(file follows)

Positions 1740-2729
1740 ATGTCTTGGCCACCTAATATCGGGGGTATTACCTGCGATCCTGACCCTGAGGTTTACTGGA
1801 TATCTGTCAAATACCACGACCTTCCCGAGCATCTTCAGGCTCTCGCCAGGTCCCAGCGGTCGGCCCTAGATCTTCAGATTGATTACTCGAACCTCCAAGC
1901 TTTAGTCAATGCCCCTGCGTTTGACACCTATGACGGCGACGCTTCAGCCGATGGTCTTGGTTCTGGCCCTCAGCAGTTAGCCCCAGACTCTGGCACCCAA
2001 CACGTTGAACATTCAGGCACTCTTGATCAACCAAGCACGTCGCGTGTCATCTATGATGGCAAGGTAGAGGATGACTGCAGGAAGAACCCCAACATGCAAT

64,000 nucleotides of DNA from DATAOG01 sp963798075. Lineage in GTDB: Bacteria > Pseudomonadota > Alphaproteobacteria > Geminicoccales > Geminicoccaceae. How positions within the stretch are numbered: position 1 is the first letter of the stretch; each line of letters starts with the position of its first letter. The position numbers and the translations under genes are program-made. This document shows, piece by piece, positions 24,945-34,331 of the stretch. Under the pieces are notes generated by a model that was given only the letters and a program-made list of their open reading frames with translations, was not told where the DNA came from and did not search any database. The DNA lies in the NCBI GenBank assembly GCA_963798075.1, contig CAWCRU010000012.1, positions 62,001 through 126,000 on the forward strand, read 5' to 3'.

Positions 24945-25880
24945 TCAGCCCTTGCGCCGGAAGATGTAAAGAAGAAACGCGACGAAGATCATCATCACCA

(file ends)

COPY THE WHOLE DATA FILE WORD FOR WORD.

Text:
Positions 1740-2729
1740 ATGTCTTGGCCACCTAATATCGGGGGTATTACCTGCGATCCTGACCCTGAGGTTTACTGGA
1801 TATCTGTCAAATACCACGACCTTCCCGAGCATCTTCAGGCTCTCGCCAGGTCCCAGCGGTCGGCCCTAGATCTTCAGATTGATTACTCGAACCTCCAAGC
1901 TTTAGTCAATGCCCCTGCGTTTGACACCTATGACGGCGACGCTTCAGCCGATGGTCTTGGTTCTGGCCCTCAGCAGTTAGCCCCAGACTCTGGCACCCAA
2001 CACGTTGAACATTCAGGCACTCTTGATCAACCAAGCACGTCGCGTGTCATCTATGATGGCAAGGTAGAGGATGACTGCAGGAAGAACCCCAACATGCAAT

64,000 nucleotides of DNA from DATAOG01 sp963798075. Lineage in GTDB: Bacteria > Pseudomonadota > Alphaproteobacteria > Geminicoccales > Geminicoccaceae. How positions within the stretch are numbered: position 1 is the first letter of the stretch; each line of letters starts with the position of its first letter. The position numbers and the translations under genes are program-made. This document shows, piece by piece, positions 24,945-34,331 of the stretch. Under the pieces are notes generated by a model that was given only the letters and a program-made list of their open reading frames with translations, was not told where the DNA came from and did not search any database. The DNA lies in the NCBI GenBank assembly GCA_963798075.1, contig CAWCRU010000012.1, positions 62,001 through 126,000 on the forward strand, read 5' to 3'.

Positions 24945-25880
24945 TCAGCCCTTGCGCCGGAAGATGTAAAGAAGAAACGCGACGAAGATCATCATCACCA